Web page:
Iowa State University
Attack of the Killer Weeds,
or The Effects of Rising CO2 on Weeds
by Bob Hartzler
July 31, 2007 - Just when I was thinking I had the upper hand in the perpetual battle against undesirable plants, I read that changes in the atmosphere may provide two of the more dreaded weed species an upper hand. It has long been known that an increase in atmospheric CO2 may benefit certain plants since current atmospheric CO2 concentrations are below optimum levels for plant growth. Two papers in the recent issue of Weed Science discuss possible effects of increasing CO2 on poison ivy and dandelion:
Poison ivy is a common weed of woodland edges best known for the toxic oil (urushiol) that causes severe rashes in persons that come in contact with the plant. Ziska et al. (2007) reported that recent changes in atmospheric CO2 concentrations enhance the growth of poison ivy, and that further increases in CO2 will continue to promote growth. An earlier study at Duke reported similar increases in poison ivy vigor due to changes in CO2, and the Duke study found that the changes in CO2 also increased the toxicity of the poison ivy. Although the Ziska study did not find a change in relative toxicity of the poison ivy, they reported that more urushiol would be produced due to an increase in poison ivy biomass. Poison ivy is an understory vine typically found on the edges of wooded areas. Woody vines such as poison ivy are expected to benefit more from increases in CO2 than the plants it competes with since it puts a higher percentage of its resources into leaf production rather than into a self-supporting stem.
Dandelion is the bane of many homeowners striving for the perfect lawn, and an increasing problem in agricultural fields. Earlier studies have shown that dandelion responds favorably to increases in atmospheric CO2. McPeek and Wang (2007) report that elevated concentrations of CO2 resulted in a 32% increase dandelion seed production. Not only were more seed produced, but the pappi (the feathery attachment on the seed that facilitates wind dispersal) were altered in a way that the authors speculate would allow the seed to be carried longer distances. Other research has shown that dandelion is better adapted to take advantage of increases in CO2 than other plants, thus changes in the atmosphere would provide dandelion a competitive advantage.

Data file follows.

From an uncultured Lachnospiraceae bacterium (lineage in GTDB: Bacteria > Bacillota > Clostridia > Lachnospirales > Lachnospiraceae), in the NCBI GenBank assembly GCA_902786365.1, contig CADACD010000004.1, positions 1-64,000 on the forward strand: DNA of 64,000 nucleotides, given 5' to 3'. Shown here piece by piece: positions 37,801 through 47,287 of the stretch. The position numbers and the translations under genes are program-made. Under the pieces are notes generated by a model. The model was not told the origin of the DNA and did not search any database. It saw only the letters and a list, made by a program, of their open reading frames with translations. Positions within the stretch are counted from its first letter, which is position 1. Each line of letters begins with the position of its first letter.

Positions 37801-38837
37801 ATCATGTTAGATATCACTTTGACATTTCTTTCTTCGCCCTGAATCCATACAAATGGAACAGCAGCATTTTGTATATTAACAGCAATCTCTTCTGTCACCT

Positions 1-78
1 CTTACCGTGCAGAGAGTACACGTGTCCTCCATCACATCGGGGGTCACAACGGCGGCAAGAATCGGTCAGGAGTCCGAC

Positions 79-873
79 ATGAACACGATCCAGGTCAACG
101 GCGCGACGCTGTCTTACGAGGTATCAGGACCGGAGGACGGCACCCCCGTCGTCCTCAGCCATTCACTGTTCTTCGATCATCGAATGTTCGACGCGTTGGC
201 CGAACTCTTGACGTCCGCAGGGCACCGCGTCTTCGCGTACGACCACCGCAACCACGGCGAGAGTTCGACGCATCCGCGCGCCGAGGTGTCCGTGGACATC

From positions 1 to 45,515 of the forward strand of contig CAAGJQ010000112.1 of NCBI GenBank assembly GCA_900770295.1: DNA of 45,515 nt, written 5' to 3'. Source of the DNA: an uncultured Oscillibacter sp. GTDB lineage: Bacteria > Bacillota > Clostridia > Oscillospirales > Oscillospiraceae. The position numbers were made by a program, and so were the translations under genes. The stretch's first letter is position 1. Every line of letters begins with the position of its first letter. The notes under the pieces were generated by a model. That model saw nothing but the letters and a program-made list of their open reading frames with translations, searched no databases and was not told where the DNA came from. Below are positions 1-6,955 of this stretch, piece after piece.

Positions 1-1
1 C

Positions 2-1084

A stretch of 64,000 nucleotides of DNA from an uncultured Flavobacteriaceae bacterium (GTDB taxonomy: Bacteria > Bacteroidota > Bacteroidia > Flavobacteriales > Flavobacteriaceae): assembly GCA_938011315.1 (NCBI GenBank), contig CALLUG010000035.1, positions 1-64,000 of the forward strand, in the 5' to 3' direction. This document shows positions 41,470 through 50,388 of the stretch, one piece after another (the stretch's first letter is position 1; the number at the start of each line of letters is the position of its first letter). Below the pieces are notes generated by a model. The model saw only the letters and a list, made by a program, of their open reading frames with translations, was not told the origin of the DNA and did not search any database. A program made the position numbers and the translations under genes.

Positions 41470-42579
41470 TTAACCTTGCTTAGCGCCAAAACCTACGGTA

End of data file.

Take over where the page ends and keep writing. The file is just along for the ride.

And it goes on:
It is difficult to predict how changes in the atmospheric CO2 concentration will influence plant communities since so many other factors (temperature, moisture, growth of competing plants) will be impacted. However, one trait of weeds is the ability to adapt to change (this is how they survive our efforts to kill them), thus it should be expected that many of our weed species will acclimate to the changes in climate better than other plants in the landscape.
Prepared by Bob Hartzler, extension weed management specialist, Department of Agronomy, Iowa State University
more information contact:
ISU Extension Agronomy
2104 Agronomy Hall
Ames, Iowa 50011-1010
Voice: (515) 294-1923
Fax: (515) 294-9985
or comments here.
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